11. Caraway Seeds

Caraway seeds come from a plant in the parsley family, so it’s no surprise that they make a great dill substitute. These seeds have a similar flavor to dill, with a hint of anise and citrus. Caraway seeds are often used in rye bread and pickled dishes.

To use caraway seeds as a dill substitute, add them to your recipe at the same time as you would dill.

Related Questions:

What Does Dill Taste Like?

Dill has a fresh, slightly sweet flavor with hints of anise and citrus. It’s often used to add flavor to dips, salads, pickles, and seafood dishes.

What Is the Difference Between Dill and Dill Weed?

Both dill and dill weed come from the same plant, Anethum graveolens. However, they are used in different ways in cooking.

Dill is the dried seed of the plant, while dill weed is the leaves and stems. Dill has a more intense flavor than dill weed, so it is usually used sparingly as a spice. On the other hand, dill weed is more mild tasting and is often used as an herb.

Dill weed is often used as a garnish, but it can also be used to add flavor to soups, salads, and dips, whereas dill is mostly used in pickling recipes.

What Can I Use If I Don’t Have Dill Seed?

If you don’t have dill seed, you can use another type of seed, such as caraway or fennel. You can also use the leaves of the dill plant, which is sometimes called dill weed.

Can You Use Dill Seed Instead of Dill Weed?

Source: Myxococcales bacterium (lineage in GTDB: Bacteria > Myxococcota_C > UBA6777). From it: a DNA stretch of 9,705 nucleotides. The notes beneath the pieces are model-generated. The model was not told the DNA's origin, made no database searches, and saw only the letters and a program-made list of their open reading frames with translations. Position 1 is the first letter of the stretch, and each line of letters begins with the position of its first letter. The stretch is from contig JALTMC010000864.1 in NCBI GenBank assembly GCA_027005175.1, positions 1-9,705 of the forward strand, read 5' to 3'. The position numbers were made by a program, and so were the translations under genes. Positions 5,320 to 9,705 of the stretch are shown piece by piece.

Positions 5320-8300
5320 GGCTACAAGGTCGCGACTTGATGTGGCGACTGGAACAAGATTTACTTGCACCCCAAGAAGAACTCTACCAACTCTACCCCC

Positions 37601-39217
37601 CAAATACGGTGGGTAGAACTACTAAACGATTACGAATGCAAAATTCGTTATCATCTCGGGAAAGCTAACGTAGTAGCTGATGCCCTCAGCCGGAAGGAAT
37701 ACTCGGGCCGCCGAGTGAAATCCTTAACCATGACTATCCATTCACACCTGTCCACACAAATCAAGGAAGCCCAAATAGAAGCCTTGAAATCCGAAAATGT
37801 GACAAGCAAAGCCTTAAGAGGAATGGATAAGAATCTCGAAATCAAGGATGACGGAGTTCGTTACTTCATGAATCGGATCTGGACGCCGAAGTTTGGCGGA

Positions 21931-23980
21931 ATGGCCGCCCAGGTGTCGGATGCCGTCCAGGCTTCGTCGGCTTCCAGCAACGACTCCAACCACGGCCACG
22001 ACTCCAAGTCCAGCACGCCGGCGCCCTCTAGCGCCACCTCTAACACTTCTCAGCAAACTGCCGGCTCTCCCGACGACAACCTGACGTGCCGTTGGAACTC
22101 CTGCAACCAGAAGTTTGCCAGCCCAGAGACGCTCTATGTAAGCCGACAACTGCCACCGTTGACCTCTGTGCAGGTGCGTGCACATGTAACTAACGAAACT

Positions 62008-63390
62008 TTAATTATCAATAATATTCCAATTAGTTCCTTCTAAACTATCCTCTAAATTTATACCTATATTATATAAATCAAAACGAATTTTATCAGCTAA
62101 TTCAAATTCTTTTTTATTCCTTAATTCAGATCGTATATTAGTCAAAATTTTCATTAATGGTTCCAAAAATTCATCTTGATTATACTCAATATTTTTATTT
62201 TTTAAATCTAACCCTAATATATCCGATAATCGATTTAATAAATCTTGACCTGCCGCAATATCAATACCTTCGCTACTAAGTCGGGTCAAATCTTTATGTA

Yes, you can use dill seed instead of dill weed in most recipes. However, keep in mind that dill seed has a more intense flavor than dill weed. As a result, you may want to use less dill seed than the recipe calls for.

How To Store Fresh Dill Weed?

Fresh dill weed can be stored in the refrigerator for up to a week. Place the dill in a plastic bag and store it in the crisper drawer of your fridge.

You can also freeze dill weed for long-term storage. Place the dill in a freezer-safe container and store it in the freezer for up to six months.

Conclusion

There are a variety of herbs and spices that can be used as dill substitutes. When choosing a substitute, it’s essential to consider the flavor of the dish you’re making.

Some substitutes, such as cilantro and chervil, have similar flavors to dill. Others, like bay leaf and caraway seed, have different but complementary flavors. Ultimately, the best dill substitute is one that will complement the dish you’re making.

I hope this article was helpful. If you have any questions or suggestions, please leave a comment below.

I’m a passionate food blogger on a journey to become a go-to person who can help others prepare delicious foods. I share recipes, food substitutes, and other cooking tips. Read more about my journey...